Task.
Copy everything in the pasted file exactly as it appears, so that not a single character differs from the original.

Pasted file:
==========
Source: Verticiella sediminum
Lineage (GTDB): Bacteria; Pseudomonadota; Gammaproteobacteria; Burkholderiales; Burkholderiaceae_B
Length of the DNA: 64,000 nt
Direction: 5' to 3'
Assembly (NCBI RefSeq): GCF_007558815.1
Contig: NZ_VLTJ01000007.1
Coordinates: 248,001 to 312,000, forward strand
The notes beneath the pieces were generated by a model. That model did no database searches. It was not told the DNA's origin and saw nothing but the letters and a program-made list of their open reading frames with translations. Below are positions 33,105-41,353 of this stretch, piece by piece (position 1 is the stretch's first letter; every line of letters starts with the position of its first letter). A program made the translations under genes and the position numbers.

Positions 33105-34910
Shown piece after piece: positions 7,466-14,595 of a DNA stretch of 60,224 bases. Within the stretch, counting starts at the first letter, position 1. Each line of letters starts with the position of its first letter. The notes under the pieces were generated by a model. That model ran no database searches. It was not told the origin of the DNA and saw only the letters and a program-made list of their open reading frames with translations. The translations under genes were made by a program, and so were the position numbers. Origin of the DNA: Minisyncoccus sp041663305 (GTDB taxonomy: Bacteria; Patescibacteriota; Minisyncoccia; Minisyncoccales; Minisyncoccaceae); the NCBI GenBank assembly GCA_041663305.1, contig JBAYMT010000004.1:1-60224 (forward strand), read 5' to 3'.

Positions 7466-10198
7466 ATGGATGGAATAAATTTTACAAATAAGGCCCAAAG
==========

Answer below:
Source: Verticiella sediminum
Lineage (GTDB): Bacteria; Pseudomonadota; Gammaproteobacteria; Burkholderiales; Burkholderiaceae_B
Length of the DNA: 64,000 nt
Direction: 5' to 3'
Assembly (NCBI RefSeq): GCF_007558815.1
Contig: NZ_VLTJ01000007.1
Coordinates: 248,001 to 312,000, forward strand
The notes beneath the pieces were generated by a model. That model did no database searches. It was not told the DNA's origin and saw nothing but the letters and a program-made list of their open reading frames with translations. Below are positions 33,105-41,353 of this stretch, piece by piece (position 1 is the stretch's first letter; every line of letters starts with the position of its first letter). A program made the translations under genes and the position numbers.

Positions 33105-34910
Shown piece after piece: positions 7,466-14,595 of a DNA stretch of 60,224 bases. Within the stretch, counting starts at the first letter, position 1. Each line of letters starts with the position of its first letter. The notes under the pieces were generated by a model. That model ran no database searches. It was not told the origin of the DNA and saw only the letters and a program-made list of their open reading frames with translations. The translations under genes were made by a program, and so were the position numbers. Origin of the DNA: Minisyncoccus sp041663305 (GTDB taxonomy: Bacteria; Patescibacteriota; Minisyncoccia; Minisyncoccales; Minisyncoccaceae); the NCBI GenBank assembly GCA_041663305.1, contig JBAYMT010000004.1:1-60224 (forward strand), read 5' to 3'.

Positions 7466-10198
7466 ATGGATGGAATAAATTTTACAAATAAGGCCCAAAG